Norwegian Foreign Minister Børge Brende’s surprise and looming resignation has spurred speculation over who Prime Minister Erna Solberg will choose to replace him. Defense Minister Ine Eriksen Søreide has emerged as the hottest candidate, but the vacancy can also help Solberg firm up her conservative government coalition for a second term and lead to structural changes within the foreign ministry.
Solberg announced Friday that Brende would be leaving her government after he was offered the chance to become president of the World Economic Forum in Switzerland. She asked him to stay on, though, for another month, to give her time to find his replacement.
Solberg also needs time to shore up her entire government coalition, which she hopes will expand to include all four of Norway’s non-socialist parties that collectively won a majority in last week parliamentary election. Newspapers Aftenposten and Dagens Næringsliv (DN) were among those reporting over the weekend that Solberg, who has been ruling in a minority coalition with the Progress Party, may use the vacancy to urge the Christian Democrats to join her team along with the Liberals.
Both the small Christian Democrats and Liberal parties are mulling over Solberg’s standing invitation. She’s keen to keep the Christian Democrats from joining the opposition in Parliament because they’ve said they don’t want to be part of a government with the highly conservative Progress Party. Now Solberg may entice Christian Democrats’ leader Knut Arild Hareide by offering him the foreign minister’s post, or by restoring a ministerial position within the foreign ministry to be in charge of Norway’s large foreign aid programs.
It’s believed that the prospect of holding either the foreign minister’s post or a top foreign aid post (called bistandsminister in Norwegian) would be highly attractive to the Christian Democrats. Foreign aid is one of the core issues they champion, while the post of foreign minister is high-profile and could boost exposure for the small party that was disappointed by its own election results. “You’re quite visible as a foreign minister and most become popular,” one foreign ministry official told DN. “It’s a perfect starting point for building up a strong profile for the next election in 2021.”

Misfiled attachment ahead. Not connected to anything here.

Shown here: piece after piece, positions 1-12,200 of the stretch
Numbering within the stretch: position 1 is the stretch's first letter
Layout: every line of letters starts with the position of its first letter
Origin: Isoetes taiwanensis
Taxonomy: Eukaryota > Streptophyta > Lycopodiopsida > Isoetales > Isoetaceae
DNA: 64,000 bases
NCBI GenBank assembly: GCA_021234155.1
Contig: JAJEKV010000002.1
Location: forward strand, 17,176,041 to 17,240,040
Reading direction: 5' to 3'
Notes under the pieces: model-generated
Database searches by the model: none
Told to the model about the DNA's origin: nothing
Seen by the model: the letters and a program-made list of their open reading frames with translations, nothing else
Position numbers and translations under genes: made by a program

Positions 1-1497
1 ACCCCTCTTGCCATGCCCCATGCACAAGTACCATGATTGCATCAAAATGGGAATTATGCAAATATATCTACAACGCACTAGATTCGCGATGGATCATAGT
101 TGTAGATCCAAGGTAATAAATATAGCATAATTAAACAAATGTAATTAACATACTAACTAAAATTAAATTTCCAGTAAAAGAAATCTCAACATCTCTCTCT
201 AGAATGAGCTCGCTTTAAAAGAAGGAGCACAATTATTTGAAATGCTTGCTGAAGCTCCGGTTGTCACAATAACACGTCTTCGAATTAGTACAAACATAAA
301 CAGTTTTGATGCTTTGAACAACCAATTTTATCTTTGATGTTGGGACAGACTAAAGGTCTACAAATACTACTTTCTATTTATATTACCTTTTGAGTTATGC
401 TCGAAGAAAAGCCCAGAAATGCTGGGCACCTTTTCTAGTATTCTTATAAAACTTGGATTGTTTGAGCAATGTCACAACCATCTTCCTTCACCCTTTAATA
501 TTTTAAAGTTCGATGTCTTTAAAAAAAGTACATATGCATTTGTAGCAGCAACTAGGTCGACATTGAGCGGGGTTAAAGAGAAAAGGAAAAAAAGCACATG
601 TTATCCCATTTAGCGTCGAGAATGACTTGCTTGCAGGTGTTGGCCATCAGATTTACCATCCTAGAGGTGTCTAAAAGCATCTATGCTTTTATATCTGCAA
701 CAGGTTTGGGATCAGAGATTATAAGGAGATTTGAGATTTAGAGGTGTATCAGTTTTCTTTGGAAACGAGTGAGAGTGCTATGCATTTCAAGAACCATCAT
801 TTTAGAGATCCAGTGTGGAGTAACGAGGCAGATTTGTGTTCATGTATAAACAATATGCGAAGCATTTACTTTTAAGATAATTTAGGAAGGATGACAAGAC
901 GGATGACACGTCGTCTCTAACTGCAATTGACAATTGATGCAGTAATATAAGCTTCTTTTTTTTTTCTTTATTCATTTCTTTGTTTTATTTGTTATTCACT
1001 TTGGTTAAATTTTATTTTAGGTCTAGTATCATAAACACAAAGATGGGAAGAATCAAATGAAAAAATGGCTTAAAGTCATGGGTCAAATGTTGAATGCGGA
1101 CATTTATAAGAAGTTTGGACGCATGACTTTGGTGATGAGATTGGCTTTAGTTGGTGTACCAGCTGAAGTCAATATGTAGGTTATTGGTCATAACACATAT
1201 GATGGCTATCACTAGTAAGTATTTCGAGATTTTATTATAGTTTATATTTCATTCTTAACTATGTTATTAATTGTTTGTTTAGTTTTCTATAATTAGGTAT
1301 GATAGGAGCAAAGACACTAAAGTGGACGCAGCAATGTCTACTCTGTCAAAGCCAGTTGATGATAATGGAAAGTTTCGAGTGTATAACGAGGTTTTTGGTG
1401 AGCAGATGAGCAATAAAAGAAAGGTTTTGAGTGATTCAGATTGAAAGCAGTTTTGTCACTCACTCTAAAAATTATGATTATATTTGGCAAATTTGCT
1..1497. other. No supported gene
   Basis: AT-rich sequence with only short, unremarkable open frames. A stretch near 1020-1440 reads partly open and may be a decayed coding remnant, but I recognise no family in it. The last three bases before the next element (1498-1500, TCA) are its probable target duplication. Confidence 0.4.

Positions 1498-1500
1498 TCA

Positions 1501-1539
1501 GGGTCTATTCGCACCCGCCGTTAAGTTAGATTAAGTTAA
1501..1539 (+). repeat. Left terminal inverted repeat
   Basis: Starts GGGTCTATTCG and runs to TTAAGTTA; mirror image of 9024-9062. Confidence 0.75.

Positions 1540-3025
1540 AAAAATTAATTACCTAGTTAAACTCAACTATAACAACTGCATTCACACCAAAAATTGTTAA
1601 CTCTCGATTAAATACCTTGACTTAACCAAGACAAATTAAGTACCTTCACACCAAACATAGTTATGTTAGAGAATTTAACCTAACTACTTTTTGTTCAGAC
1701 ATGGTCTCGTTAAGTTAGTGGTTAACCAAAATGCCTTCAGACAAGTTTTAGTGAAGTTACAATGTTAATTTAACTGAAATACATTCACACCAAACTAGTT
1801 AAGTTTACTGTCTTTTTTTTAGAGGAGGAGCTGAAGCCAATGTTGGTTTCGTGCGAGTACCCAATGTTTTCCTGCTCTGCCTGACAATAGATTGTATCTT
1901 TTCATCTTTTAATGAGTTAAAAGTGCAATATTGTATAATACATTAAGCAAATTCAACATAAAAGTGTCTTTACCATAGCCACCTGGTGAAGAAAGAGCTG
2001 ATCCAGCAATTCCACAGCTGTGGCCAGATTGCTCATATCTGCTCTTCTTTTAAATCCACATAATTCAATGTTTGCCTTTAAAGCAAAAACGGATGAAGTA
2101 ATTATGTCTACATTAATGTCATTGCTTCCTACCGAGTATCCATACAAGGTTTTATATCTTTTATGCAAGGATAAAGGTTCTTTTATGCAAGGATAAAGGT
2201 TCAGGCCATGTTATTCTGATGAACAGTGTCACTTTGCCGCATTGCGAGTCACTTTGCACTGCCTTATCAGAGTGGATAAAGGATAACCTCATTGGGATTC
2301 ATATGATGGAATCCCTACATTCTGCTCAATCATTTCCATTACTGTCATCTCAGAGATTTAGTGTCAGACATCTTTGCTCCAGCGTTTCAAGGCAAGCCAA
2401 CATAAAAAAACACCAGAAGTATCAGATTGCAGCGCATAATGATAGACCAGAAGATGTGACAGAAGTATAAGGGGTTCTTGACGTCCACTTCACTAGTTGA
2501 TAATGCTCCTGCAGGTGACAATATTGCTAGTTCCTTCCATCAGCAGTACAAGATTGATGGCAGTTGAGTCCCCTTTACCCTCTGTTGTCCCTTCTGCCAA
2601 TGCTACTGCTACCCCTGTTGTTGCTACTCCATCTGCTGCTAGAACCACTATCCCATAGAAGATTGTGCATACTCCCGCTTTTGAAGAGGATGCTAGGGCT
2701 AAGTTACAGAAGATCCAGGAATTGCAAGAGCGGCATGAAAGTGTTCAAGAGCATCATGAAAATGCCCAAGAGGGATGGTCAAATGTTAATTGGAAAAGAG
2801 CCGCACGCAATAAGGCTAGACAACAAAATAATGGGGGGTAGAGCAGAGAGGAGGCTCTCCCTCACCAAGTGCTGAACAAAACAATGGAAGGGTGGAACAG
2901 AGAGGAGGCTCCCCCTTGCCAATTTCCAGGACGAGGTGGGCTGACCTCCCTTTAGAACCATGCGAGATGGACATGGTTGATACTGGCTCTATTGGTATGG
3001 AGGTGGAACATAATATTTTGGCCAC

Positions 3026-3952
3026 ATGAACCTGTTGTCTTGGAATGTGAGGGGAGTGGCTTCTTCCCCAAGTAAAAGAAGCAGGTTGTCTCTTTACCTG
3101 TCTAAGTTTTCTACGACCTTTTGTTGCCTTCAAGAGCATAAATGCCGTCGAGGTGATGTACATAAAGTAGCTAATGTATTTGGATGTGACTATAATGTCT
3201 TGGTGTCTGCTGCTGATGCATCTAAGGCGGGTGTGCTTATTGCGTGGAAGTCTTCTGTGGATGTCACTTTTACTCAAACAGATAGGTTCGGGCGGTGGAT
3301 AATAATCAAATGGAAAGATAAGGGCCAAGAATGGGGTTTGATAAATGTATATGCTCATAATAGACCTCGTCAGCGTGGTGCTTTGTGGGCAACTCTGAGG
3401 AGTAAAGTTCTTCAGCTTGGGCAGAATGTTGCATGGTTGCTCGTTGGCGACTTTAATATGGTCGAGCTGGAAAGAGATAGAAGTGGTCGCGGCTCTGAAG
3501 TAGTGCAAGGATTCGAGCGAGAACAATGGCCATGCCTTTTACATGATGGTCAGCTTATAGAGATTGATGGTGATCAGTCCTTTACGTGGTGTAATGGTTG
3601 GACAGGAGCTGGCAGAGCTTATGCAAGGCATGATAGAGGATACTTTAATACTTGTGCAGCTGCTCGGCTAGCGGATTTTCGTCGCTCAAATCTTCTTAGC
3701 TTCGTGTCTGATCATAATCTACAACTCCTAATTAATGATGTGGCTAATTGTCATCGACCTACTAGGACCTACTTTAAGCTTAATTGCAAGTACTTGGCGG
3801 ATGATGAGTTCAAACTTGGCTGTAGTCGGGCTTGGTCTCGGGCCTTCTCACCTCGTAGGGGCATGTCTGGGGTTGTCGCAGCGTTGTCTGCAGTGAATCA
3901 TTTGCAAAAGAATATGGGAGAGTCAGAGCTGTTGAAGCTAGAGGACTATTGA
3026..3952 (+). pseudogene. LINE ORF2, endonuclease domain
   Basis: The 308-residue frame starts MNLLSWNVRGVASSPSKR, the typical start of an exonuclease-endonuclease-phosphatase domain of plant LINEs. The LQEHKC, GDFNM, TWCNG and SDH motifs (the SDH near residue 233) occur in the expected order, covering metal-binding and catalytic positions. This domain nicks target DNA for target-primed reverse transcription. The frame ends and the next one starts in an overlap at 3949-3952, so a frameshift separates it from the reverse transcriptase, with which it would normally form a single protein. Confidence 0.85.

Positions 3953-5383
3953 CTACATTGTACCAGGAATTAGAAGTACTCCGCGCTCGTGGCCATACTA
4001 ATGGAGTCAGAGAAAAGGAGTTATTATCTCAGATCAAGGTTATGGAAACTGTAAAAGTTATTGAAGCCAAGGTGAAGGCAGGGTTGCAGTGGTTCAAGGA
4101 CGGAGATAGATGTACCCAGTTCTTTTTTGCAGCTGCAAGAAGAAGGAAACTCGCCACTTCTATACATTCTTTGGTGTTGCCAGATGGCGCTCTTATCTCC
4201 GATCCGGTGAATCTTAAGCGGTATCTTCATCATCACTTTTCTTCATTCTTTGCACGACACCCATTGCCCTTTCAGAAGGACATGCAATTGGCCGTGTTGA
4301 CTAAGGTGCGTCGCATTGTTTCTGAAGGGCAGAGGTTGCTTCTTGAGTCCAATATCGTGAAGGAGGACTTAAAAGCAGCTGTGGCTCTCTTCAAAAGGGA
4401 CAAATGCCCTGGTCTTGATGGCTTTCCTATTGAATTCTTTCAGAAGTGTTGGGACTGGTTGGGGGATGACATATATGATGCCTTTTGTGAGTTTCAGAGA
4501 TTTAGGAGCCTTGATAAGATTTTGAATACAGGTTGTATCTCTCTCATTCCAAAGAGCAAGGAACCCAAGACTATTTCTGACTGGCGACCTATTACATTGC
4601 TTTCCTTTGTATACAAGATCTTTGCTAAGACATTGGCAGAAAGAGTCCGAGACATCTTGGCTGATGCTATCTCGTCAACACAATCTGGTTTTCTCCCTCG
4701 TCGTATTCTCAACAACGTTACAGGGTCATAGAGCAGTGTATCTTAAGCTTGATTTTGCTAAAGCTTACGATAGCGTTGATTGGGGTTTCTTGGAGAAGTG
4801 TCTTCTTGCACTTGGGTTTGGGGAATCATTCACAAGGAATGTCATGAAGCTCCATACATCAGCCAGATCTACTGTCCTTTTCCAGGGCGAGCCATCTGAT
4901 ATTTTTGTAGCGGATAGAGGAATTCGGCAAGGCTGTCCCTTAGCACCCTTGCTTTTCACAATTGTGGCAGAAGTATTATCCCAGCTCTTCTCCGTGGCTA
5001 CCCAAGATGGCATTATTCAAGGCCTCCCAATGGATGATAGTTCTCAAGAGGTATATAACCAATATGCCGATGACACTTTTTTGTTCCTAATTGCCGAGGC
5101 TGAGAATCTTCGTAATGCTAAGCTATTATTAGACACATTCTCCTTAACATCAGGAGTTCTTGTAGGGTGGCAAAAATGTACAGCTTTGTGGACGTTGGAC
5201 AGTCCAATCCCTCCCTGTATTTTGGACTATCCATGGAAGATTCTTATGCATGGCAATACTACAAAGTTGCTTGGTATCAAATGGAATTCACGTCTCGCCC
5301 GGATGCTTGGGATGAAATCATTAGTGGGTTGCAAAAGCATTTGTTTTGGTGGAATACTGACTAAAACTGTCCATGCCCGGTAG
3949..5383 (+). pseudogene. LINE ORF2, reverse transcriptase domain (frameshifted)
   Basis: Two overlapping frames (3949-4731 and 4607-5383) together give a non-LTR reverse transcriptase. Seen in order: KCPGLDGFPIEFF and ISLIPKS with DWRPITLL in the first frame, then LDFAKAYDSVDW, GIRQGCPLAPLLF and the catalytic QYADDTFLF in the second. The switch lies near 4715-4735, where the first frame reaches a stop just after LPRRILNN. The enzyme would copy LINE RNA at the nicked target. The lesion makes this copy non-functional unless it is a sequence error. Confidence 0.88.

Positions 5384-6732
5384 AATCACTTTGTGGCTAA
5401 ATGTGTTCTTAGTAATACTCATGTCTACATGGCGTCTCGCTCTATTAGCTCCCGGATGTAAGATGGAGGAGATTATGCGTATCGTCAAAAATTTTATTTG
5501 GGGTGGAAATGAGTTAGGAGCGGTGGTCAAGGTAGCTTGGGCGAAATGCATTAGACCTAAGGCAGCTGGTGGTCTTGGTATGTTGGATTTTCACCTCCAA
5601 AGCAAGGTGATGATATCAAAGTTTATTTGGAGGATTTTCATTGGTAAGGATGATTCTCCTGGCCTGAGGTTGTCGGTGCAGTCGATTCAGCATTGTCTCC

There’s also a precedent for such a move, since former Christian Democrats leader Kjell Magne Bondevik was once foreign minister in a coalition government in the late 1980s. He went on to later become prime minister.
Another option would be for Solberg to appoint her party colleague Søreide, who’s headed the defense ministry for the past four years, and restore a ministerial post for foreign aid and offer it to Hareide or his party secretary, Hilde Frafjord Johnson. She held such a post in earlier governments and also has served as a high-ranking United Nations envoy, albeit to the ravaged country of South Sudan. Johnson was unable to stop the bloodbath there and has since returned to Norway.
Søreide, meanwhile, is viewed as highly qualified for the foreign minister’s post, also as a former head of the Parliament’s foreign relations committee. Her command of English, the language used most often in international diplomacy, is impressive, speaking almost without an accent. Foreign ministry insiders told DN she’s also popular among several of Norway’s most important allies. Her appointment would also allow Solberg’s Conservative Party to name Norway’s first foreign minister who’s a woman, which can further boost the party’s gender equality profile.
Søreide wouldn’t comment on the speculation surrounding her candidacy. Nikolai Astrup, a Member of Parliament for the Conservatives, told both DN and Aftenposten that the decision is up to Solberg, “but there’s no doubt that Ine (Søreide) is well-qualified.”
Solberg herself has made it clear she won’t comment on all the speculation that’s bound to swirl until Brende’s job is filled. “I have plenty of time to make a decision,” Solberg said at Friday’s press conference. She wouldn’t comment on the prospect of naming the first woman as foreign minister: “You can also speculate on that, but I won’t comment on anything that can indicate who (her new foreign minister) will be.”
The Christian Democrats themselves weren’t commenting either, with the party’s spokesperson claiming it was “irrelevant” and would not influence the party’s decision that still has them joining the opposition but vowing to support Solberg from outside her government.